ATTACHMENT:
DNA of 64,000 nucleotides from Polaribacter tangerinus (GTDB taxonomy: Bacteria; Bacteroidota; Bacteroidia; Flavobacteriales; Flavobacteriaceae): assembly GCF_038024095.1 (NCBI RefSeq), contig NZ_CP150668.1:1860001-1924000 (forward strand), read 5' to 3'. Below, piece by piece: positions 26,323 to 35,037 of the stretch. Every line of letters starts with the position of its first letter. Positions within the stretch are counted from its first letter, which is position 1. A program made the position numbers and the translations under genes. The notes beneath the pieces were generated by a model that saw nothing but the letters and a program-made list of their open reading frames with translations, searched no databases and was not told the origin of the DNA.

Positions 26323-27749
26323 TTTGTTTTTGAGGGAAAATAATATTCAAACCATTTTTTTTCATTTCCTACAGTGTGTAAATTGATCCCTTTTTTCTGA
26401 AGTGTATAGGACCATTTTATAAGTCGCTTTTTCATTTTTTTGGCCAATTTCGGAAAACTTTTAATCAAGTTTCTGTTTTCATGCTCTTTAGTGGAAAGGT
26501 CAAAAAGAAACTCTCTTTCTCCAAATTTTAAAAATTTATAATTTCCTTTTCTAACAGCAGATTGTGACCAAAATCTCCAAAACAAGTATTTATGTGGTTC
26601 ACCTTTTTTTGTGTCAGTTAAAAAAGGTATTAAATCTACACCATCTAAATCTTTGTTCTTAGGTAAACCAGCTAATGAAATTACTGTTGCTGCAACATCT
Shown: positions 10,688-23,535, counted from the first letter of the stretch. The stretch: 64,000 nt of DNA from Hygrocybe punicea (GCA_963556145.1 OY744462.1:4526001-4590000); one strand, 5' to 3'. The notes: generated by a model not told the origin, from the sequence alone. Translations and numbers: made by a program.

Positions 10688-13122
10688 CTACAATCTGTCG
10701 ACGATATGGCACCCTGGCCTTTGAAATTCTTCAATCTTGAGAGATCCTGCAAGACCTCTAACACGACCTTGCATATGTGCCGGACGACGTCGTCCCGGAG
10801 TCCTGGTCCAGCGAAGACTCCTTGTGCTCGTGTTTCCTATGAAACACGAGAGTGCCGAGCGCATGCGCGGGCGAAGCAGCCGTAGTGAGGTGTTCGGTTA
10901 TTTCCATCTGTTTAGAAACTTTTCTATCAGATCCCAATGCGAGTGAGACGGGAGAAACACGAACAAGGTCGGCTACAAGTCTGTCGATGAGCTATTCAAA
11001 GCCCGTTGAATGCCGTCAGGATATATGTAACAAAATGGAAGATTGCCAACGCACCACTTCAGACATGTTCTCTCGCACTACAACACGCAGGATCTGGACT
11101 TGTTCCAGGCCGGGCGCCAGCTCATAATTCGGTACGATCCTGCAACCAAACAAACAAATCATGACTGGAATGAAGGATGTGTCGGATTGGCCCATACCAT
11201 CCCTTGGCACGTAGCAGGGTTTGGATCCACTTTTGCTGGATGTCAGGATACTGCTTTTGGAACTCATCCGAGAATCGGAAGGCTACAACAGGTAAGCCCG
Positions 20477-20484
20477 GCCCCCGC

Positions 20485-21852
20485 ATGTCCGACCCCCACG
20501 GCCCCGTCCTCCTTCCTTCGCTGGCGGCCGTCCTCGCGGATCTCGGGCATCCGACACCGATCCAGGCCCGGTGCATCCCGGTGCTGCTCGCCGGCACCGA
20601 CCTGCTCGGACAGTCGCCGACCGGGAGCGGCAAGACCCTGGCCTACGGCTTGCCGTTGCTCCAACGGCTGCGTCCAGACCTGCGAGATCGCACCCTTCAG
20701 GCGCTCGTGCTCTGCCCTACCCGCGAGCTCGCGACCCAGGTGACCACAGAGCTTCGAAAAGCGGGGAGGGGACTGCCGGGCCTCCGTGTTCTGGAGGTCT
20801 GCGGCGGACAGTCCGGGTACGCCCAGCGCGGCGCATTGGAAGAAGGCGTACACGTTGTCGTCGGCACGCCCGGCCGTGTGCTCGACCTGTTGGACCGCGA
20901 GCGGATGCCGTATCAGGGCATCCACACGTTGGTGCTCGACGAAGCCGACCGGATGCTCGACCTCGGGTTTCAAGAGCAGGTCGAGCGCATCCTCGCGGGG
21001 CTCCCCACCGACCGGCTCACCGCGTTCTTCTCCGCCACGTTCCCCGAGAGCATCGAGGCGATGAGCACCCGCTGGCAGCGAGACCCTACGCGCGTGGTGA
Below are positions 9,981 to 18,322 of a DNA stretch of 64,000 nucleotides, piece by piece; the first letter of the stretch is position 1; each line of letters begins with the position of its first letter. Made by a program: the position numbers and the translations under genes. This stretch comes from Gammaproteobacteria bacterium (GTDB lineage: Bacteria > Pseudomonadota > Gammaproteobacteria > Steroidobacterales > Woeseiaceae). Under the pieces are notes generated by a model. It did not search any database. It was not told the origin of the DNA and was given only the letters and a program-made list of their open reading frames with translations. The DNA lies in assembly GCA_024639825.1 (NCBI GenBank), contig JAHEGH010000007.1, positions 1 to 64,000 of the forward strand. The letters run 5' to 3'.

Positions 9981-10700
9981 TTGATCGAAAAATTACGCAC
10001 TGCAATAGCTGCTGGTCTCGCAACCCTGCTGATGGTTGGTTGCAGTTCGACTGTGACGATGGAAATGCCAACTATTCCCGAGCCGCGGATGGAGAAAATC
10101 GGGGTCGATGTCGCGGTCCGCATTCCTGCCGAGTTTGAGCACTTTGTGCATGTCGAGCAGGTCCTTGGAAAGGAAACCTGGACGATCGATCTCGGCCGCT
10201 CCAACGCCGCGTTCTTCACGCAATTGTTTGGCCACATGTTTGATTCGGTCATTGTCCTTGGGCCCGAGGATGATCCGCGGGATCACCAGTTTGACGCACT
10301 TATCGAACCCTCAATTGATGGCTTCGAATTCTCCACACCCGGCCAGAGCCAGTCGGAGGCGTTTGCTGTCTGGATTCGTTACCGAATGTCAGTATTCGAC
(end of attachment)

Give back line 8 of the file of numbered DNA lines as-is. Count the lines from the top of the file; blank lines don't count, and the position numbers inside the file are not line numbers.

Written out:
Positions 10688-13122